I didn’t want to share the site quite yet because there’s still some details to take care of and such. But here it is Friday and I’ve got no other ProcessWire news to report, so was feeling a little guilty that I didn’t get more ProcessWire core work done over the last week, due to being focused on developing this site. But this was one of the first sites running ProcessWire, so it's an important one to me. And here it is about 10 years later, still the same installation (templates, fields, page tree) but with a brand new design and running the latest PW, and lots more to come. Tripsite.com

 

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Beluga, I'm not much into carousels either, but also wouldn't claim there's no place for them. There's 1 small carousel on this entire site, and there was also one on the previous iteration of the site—the client has always liked it, and the customers react well to it. I really like this client for a lot of reasons, but one is that they are much more involved than most, know their technology, their product and their audience better than anyone I've worked with. The carousel is not my idea, but I trust and am certain the client knows their customers better than any self proclaimed experts online. I got a kick out of that linked anti-carousel site because it's a bit of a self own by whoever made it—it uses a carousel to make points that we likely would not have bothered to read if they weren't in a carousel. 🙂 

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2 hours ago, Beluga said:

Site looks nice, BUT: "Should I use a carousel?"

I think the carousel implementation is perfectly done. Well designed, and perfect auto scroll speed. As for the whole site, great job people.

As for the link you provided @Beluga, I would respectfully disagree. Running 100s of sites, especially ecommerce, carousels contribute to a massive spike in product sales. Dont read what works for others, implement what works for you.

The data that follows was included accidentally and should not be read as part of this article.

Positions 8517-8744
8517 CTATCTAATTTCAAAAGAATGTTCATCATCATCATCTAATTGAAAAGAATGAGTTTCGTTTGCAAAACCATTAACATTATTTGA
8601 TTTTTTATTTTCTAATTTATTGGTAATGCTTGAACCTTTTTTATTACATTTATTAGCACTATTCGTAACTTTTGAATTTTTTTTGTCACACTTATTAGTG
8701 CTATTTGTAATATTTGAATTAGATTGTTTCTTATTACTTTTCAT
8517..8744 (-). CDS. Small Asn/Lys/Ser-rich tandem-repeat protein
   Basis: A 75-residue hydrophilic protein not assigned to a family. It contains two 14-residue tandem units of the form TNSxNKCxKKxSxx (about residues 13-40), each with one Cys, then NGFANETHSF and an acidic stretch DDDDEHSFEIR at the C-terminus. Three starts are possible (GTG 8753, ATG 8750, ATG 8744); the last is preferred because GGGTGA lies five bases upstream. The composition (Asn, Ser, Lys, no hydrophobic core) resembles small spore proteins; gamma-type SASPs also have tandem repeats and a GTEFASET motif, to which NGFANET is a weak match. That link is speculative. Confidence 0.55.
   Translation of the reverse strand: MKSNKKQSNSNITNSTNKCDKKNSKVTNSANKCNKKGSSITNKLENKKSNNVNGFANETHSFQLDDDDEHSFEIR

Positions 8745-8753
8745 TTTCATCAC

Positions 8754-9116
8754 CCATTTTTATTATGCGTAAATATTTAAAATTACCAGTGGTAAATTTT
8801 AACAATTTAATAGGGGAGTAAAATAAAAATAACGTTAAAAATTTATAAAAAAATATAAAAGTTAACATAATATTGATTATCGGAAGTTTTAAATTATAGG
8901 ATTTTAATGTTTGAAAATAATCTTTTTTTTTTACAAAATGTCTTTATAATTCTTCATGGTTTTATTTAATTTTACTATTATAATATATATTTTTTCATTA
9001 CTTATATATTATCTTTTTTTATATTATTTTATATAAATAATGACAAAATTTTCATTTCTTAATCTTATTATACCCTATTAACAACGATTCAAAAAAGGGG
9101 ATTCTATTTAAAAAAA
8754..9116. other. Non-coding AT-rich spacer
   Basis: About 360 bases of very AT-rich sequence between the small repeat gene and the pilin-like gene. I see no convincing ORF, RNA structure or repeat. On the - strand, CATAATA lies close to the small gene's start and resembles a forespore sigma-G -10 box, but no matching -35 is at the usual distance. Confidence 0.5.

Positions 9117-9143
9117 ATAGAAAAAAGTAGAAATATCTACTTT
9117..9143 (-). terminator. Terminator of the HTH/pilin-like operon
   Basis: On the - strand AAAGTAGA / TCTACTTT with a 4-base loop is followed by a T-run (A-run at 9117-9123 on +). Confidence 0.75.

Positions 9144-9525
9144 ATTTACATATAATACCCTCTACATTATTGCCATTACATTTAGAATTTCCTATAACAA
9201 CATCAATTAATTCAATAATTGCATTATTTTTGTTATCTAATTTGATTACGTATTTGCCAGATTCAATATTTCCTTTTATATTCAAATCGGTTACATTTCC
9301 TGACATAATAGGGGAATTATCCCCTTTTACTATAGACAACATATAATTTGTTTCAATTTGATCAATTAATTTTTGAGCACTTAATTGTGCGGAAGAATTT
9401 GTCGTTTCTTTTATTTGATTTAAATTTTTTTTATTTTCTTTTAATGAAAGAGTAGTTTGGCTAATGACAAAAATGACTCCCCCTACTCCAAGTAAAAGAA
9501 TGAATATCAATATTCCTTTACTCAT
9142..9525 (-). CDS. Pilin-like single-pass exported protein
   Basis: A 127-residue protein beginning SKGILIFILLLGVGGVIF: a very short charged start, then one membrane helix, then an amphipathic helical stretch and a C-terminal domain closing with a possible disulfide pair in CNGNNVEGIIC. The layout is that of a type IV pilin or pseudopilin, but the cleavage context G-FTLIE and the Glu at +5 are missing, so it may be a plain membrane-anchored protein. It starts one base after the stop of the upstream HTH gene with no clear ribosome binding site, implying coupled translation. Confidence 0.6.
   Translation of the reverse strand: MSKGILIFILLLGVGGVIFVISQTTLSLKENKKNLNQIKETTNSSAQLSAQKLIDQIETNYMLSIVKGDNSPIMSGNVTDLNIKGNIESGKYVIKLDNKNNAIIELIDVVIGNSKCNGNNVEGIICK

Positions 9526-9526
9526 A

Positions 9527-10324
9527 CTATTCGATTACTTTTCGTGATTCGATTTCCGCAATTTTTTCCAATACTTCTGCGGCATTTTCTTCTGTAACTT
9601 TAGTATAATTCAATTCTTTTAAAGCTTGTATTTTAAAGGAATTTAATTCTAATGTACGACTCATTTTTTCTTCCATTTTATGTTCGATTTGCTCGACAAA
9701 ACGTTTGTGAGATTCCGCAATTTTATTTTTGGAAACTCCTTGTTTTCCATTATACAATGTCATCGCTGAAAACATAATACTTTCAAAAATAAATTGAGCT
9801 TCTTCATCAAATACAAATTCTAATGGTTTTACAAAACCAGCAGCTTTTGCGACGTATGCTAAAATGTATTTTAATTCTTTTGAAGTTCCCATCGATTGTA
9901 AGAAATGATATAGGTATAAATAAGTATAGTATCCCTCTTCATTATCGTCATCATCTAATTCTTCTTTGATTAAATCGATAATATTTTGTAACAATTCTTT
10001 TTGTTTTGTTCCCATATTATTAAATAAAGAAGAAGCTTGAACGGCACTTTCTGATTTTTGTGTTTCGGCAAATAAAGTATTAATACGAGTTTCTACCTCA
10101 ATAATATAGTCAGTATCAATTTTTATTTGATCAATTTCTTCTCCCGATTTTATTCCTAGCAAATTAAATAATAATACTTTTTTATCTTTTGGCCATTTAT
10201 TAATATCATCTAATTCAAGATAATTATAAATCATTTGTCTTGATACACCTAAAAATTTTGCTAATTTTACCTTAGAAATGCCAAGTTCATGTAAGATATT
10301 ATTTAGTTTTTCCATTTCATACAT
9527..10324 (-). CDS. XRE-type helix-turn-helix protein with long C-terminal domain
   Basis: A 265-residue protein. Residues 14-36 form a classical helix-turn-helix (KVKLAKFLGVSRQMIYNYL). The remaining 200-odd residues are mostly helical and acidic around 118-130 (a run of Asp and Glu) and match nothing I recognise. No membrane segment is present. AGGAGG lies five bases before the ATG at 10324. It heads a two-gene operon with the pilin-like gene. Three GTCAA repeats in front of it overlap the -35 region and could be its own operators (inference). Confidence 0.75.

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The main page has three carousels, which are autoplaying to make it worse and one of them you can even interact with.

  1. The big image section at the top of the page
  2. The quotes section below it (can't interact)
  3. The collections section

Related quote as I was just researching a different topic (SVGs):

Quote

An animation that cannot be paused can be extremely distracting for people with cognitive disabilities.

I think the main source of confusion and why people do not interact with carousels much is the typical "meatball" navigation, which is not intuitive. I am planning to implement a non-autoplaying carousel for a site and I will probably replace the mystery meatballs simply with descriptive text elements so you know what will happen on click.

@cb2004 I put some trust into professional UX research groups as I do not have the resources to conduct this science myself.

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3 hours ago, Beluga said:

I am planning to implement a non-autoplaying carousel for a site and I will probably replace the mystery meatballs simply with descriptive text elements so you know what will happen on click.

That, for example, may not work for people who don't like much reading. Can be that those people just don't see or get what you want them to, also if you explicitly have done it for that reason.

I think it depends a lot, or only, on the use case, the target audience and its implementation, ( and sometimes maybe plus what your customer want to have ) 😉

  

10 hours ago, ryan said:

I got a kick out of that linked anti-carousel site because it's a bit of a self own by whoever made it—it uses a carousel to make points that we likely would not have bothered to read if they weren't in a carousel. 🙂